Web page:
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Intifada: The Palestinian Uprising, Israel's Third Front.

Intifada: The Palestinian Uprising - Israel's Third Front.

Ze'ev Schiff and Ehud Ya'ari. Simon and Schuster, $22.95. When the intifada, or Palestinian revolt, began in Gaza in December 1987, the official Israeli response (and, of course, that of their American "Israel right-or-wrong" supporters) was to blame the Syrians and the PLO. Yet according to Ze'ev Schiff, military correspondent of Ha'aretz, an Israel daily, and Ehud Ya'ari, Israeli Television's Middle East specialist, neither played much of a role. The two Israeli writers believe that these inaccurate characterizations were indicative of the confusion and ineptitude that has beset Israel since the civil war began. "Let there be no doubt about it," they conclude in one of their more dramatic passages, "though it developed into a statement of major political import, the intifada began not as a national uprising to throw off the yoke of foreign domination but as a rebellion of the poor, an awesome outburst by the forsaken and forgotten at the bottom of the social heap."

What this "roar of protest" has led to was entirely unexpected: the embarrassment of the PLO as it has sought - not always successfully - to lead the various factions among the West Bank and Gaza Palestinians. Which is not to say that the PLO has no devoted followers among the overwhelming number of people in the occupied territories. It does, but during the first two years of the uprising at least, many rebels preferred doing it their way.

More significant, though, Schiff and Ya'ari turn a devastating eye at what the intifada has done to their fellow Jews. For one thing, it has destroyed the "veil of hypocrisy and self-deceit that what Israel had practiced for over 21 years was a `benevolent occupation.'" With the Israelis "battering away at defenseless civilians, it is hardly surprising that thousands of Palestinians - many of them innocent of wrongdoing - were badly injured, to the point where some remained handicapped," they write. What has happened? they ask, in horror. The Israeli troops "were brutalizing the Palestinian population because the intifada had brutalized the [Israeli Defense Forces]." But now their nation "was repeating the mistakes made by the British in India, the French in Algeria, and the Americans in Vietnam." Above all, they insist over and over again, Israel must come to terms with 1.7 million Palestinians who do not choose to be governed by them.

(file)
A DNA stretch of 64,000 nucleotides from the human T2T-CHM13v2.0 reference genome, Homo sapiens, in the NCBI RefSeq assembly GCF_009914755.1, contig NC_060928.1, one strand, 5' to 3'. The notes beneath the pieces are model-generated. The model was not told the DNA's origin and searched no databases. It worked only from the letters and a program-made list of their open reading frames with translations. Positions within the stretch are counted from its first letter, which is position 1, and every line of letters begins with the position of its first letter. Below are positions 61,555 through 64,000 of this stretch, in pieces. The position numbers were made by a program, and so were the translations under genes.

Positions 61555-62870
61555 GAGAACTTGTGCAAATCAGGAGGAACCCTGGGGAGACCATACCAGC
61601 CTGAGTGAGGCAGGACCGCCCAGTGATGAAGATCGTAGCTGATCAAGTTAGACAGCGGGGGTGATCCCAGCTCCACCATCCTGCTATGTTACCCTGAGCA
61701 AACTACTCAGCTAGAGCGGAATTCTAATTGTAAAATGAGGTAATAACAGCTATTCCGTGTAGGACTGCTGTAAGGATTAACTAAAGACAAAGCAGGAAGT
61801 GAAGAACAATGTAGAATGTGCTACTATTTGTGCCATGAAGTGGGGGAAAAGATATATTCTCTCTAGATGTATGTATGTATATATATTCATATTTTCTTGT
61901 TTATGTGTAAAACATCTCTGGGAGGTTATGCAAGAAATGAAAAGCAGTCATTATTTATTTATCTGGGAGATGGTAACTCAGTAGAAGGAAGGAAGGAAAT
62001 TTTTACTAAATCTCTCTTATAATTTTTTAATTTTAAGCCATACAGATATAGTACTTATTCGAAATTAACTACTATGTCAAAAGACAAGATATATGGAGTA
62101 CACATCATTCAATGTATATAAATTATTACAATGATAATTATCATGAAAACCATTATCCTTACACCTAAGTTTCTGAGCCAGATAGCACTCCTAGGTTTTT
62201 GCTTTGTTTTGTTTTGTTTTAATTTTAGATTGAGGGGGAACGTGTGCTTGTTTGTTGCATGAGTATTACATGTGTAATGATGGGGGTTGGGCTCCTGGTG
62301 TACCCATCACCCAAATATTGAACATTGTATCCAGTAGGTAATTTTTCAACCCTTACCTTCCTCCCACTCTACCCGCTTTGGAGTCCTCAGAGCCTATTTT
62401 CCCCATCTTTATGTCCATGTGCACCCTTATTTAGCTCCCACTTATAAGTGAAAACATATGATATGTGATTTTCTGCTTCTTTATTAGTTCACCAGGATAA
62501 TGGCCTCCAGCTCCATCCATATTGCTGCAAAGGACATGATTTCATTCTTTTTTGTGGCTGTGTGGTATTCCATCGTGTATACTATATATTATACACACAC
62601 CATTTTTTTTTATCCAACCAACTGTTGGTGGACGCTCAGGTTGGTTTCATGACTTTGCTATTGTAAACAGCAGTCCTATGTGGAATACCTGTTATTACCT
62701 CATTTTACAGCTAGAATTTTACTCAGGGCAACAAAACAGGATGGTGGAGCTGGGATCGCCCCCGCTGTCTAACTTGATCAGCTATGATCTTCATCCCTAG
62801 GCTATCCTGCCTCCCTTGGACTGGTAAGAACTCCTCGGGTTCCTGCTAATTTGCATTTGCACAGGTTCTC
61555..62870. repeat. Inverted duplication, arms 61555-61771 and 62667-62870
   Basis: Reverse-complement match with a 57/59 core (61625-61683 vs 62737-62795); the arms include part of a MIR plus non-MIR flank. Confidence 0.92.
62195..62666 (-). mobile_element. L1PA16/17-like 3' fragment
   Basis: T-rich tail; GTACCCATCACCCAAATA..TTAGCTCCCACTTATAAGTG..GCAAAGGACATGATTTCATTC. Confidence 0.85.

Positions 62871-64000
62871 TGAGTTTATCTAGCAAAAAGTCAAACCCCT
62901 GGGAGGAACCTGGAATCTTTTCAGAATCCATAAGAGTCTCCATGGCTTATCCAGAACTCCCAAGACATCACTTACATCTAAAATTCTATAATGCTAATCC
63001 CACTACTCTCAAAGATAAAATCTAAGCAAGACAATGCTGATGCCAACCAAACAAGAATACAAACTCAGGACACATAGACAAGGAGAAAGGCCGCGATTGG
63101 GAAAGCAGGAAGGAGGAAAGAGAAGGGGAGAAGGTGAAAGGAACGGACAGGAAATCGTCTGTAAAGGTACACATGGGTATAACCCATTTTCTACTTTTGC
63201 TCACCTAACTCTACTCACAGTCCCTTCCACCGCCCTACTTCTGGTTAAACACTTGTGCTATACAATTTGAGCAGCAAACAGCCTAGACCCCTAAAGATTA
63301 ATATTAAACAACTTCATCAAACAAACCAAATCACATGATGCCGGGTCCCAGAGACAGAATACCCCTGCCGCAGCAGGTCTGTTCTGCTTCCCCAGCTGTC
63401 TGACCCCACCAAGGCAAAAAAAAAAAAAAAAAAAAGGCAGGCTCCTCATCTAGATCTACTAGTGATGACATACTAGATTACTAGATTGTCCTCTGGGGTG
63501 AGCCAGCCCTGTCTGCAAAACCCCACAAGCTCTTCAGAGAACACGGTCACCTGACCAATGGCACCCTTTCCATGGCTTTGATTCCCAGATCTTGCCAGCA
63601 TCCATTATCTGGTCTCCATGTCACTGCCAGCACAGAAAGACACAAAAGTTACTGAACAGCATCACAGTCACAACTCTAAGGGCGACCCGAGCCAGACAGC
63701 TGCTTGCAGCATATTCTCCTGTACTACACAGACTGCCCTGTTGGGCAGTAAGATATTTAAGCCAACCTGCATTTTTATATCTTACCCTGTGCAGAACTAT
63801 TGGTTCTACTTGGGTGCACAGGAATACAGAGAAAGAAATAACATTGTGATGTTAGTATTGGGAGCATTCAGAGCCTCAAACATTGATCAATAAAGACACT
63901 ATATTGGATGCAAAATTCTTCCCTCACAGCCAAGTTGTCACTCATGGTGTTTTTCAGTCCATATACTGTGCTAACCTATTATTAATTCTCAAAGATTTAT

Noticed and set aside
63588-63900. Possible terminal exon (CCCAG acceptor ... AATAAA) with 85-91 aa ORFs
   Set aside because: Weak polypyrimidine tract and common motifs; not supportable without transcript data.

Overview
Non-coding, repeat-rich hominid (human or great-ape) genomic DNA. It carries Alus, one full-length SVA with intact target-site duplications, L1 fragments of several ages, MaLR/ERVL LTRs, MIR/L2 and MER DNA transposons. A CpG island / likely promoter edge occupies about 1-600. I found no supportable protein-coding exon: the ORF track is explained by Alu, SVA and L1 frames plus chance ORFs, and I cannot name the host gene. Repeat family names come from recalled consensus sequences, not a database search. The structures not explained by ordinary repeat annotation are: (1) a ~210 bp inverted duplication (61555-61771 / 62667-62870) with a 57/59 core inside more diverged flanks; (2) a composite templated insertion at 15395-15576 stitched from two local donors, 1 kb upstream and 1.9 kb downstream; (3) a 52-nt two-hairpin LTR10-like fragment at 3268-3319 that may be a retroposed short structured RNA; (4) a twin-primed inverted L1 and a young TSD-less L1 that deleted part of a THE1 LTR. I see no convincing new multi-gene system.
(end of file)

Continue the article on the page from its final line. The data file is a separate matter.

The choices available to the Israelis are shrinking. Once it occupied the moral high ground, but it now sits diplomatically isolated, an American client state, economically bankrupt, as immoral as any other sovereign nation. Its supporters have long since abandoned any ethical arguments on its behalf, in favor of the questionable "strategic alliance" fantasy. Yet how long can servicing United States policies stand as justification if the Soviet military threat continues to diminish, if not disappear? And how long can the Israelis deceive themselves into believing that American Jews back their policies on the West Bank and the Gaza Strip? Every poll and survey taken since 1988 - even those by Jewish organizations - reveals that the majority of American Jews are in favor of trading land for peace, provided Israeli security is assured. What American Jews appear to want to see is Israel once again perched on the moral high ground.

Schiff and Ya'ari would surely agree, and they conclude their absorbing and convincing book with thoughtful suggestions that could indeed help lead toward negotiations and perhaps, one day, even reconciliation. Their solutions embrace "administrative withdrawal" from the occupied lands and a "confederative arrangement ... includ[ing] Israel, Jordan, and the Palestinian entity ... in the West Bank and Gaza." What is certain is that the status quo is dangerous to all parties. It is, conclude the authors, especially menacing to the moral condition on which Jews have always prided themselves. All the same, they write somberly: "It is not clear that in this bitter battle for the soul of Israel, the forces of reason [will] prevail."
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Author:Polner, Murray
Publication:Washington Monthly
Article Type:Book Review
Date:Jan 1, 1990
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